Go backBack to selection

12 Steps to Avoid Going Broke Applying to Film Festivals

The author of this guest essay is a filmmaker whose most recent film is Between Us. He is also the co-founder of the Slamdance Film Festival. — Editor

I recently wrote an article about 12 Steps to a Saner Festival Plan in which I suggested the volume-method of festivals: Get your film into as many festivals as you can, and build momentum from one to the next. Unfortunately, a lot of people read that article. And the one consistent question I’m getting is if we’re broke filmmakers, how can we afford to apply to so many festivals? Chances are you budgeted some money for festival applications, and then promptly spent that money as part of your contingency. So here are 12 more steps to help you save some money:

1. Be Selective

Yes, there are thousands of festivals around the world, but do your homework. If you see a festival that sounds nice, see what films they showed the year before. Would your film fit into their program? If it’s a Gay Cuban Festival that only shows Caribbean films in Spanish, and you have an Arabic-language Israeli vampire epic, then you should probably pick a different festival. But dig deeper. Track down some filmmakers who attended the year before and ask them what they thought of the festival, and also if they have a contact for the head programmer. Withoutabox can be helpful in narrowing down your festivals and good for deadline reminders, but it’s just the tip of the iceberg: Don’t count on it solely.

2. Make a Personal Connection to the Festival Programmer

Try to figure out who the main festival programmer is. Sometimes they’re the “artistic director,” sometimes a “senior programmer” — it’s different for every festival. Read their websites and look at their press releases. All top festival programmers have egos that get fulfilled by putting themselves in their own press releases. So that’s usually the best way to find out who’s really calling the shots. Then try to track down their personal emails, not just the “info@suchandsuchfestival.com” on the contact page. Or call them. Or find them on Facebook or Twitter and send a message that way. It really doesn’t matter WHAT you say as much as that you establish a personal rapport and that they remember your name, and the name of your film.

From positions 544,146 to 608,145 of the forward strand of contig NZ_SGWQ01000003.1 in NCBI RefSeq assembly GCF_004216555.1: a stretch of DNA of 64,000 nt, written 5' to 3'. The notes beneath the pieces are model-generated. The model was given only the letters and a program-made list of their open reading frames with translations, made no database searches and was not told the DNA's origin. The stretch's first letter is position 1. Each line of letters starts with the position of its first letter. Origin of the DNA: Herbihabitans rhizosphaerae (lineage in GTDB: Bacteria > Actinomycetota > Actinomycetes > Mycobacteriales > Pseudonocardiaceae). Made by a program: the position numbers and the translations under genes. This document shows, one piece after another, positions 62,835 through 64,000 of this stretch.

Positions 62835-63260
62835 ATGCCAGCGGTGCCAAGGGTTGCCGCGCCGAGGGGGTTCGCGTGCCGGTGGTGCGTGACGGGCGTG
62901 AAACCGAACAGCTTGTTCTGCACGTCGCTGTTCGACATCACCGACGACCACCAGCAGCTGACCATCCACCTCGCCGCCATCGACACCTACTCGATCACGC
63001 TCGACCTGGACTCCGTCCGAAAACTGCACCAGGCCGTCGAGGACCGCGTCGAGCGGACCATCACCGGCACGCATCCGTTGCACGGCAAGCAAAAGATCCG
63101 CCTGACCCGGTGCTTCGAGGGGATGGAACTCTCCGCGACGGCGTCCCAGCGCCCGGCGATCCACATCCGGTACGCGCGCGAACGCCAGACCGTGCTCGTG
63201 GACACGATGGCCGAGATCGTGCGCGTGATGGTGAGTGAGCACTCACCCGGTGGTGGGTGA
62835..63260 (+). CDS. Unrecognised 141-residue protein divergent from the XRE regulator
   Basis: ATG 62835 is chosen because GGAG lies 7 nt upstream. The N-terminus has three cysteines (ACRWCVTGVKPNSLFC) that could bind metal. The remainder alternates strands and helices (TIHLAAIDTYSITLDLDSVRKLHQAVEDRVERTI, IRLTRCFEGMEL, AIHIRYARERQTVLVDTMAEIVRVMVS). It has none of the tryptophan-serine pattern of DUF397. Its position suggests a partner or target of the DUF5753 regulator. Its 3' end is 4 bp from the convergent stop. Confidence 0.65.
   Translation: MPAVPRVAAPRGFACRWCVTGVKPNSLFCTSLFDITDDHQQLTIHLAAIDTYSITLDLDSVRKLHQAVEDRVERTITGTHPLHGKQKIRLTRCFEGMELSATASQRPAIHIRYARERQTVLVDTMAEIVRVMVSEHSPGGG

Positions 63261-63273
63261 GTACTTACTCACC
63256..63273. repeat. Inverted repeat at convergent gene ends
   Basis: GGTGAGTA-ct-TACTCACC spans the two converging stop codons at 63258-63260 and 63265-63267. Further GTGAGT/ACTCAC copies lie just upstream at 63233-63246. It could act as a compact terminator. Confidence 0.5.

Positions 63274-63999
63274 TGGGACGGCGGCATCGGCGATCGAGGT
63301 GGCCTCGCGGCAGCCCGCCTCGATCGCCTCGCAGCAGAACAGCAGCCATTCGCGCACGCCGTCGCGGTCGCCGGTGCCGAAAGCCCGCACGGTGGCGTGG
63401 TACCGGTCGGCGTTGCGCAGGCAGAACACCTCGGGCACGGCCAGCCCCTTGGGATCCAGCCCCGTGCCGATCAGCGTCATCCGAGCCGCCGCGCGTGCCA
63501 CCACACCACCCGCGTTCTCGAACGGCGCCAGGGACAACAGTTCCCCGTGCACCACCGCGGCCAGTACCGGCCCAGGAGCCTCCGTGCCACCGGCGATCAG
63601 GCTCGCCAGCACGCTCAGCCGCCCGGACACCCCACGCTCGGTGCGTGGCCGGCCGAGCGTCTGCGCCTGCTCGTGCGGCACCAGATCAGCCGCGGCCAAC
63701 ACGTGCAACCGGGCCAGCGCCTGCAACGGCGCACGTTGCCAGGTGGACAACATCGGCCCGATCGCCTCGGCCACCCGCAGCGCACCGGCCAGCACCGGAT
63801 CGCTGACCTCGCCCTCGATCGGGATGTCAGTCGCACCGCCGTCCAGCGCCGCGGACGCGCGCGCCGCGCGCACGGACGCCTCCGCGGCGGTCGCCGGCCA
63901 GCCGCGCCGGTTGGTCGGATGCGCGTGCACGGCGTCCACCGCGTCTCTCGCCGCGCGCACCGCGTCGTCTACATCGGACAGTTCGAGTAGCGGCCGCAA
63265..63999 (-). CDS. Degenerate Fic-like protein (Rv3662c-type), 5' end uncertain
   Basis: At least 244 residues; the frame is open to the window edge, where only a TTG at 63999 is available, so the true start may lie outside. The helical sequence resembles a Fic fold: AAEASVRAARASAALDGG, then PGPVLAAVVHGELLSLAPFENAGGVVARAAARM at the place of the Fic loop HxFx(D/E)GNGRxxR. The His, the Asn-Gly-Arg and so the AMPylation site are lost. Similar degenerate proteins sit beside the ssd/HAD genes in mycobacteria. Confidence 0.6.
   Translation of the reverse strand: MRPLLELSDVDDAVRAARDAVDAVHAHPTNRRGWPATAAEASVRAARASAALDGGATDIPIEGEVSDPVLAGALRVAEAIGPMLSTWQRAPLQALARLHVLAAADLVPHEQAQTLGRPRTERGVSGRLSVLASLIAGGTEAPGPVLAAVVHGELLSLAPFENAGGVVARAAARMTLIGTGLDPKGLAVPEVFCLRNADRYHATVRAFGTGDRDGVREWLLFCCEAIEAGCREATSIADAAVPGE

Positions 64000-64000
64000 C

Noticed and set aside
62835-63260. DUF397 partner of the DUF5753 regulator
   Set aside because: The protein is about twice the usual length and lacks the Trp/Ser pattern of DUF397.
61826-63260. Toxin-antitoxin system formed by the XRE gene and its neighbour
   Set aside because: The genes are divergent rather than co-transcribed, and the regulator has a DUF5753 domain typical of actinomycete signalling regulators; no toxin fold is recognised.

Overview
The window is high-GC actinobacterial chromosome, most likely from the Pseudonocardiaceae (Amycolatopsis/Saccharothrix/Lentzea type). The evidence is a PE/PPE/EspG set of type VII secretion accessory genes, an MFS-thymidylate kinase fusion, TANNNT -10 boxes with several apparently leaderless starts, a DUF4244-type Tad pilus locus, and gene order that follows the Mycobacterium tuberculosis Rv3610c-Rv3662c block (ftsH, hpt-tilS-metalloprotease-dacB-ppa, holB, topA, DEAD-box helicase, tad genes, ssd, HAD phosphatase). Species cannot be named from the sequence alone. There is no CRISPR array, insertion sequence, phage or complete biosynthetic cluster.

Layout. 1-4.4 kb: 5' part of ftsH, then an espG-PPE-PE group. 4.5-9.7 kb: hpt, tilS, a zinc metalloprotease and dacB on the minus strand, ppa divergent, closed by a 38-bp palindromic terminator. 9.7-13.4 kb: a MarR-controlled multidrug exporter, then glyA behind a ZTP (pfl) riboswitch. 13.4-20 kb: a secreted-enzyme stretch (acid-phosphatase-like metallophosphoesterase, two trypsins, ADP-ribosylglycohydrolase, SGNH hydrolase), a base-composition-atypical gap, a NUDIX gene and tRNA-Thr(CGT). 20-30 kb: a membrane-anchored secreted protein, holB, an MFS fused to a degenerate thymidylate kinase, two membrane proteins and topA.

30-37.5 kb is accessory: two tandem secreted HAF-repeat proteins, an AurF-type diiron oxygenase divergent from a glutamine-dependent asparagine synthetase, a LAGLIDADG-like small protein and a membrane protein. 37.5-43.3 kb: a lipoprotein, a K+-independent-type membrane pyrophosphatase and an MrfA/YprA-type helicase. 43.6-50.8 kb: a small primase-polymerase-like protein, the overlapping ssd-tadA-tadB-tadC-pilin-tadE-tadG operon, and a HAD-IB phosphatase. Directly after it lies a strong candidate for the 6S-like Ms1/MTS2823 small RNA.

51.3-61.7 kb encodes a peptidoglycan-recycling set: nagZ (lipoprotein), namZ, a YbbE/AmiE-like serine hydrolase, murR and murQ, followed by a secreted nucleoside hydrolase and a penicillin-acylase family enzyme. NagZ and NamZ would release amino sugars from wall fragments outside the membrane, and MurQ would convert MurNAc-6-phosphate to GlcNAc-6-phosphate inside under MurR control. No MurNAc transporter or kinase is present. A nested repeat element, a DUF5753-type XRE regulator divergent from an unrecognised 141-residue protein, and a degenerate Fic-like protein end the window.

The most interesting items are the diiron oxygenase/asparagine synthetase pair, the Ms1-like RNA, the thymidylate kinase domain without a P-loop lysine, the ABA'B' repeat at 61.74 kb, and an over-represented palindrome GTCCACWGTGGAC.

3. Offer Your Premiere Status

Ask them if your movie is right for them. You may already know the answer to this (see #1), but they don’t know you know. So ask. Keep it short and direct. A one-sentence logline, names of fancy actors if you’ve got ’em and what your premiere status is. Remember, all festival directors love to play premieres, so even if you don’t have a fancy cast, it will get their attention if you offer them your World Premiere. And if you’ve already had your world premiere, then offer your International Premiere, North American Premiere, Iberian Premiere, Canadian Premiere, or Dakota Premiere. If every festival screening isn’t some kind of “premiere,” then you’re just not creative enough. Virginity is relative when it comes to films.

4. Offer up Talent

Whether it’s fancy actors, a hipster band on your soundtrack, or an Oscar-winning executive producer, you should probably suggest that they might attend the screening. Don’t over-promise, but don’t be shy either. Festival directors know full well that actors won’t always be able to come, but you can’t ask your actors if the festival hasn’t accepted the film first. Likewise, no one’s going to blame the film director if the actor is shooting another movie at the time of the festival. As much as we all think our actors are going to join us in the hot tub in Park City or the Maserati test drive in Napa, they’re called “actors” because they “act” and tend to have different agendas and schedules than yours. The good news? If they can’t come to a festival, then you, the filmmaker, are the star attraction, not them.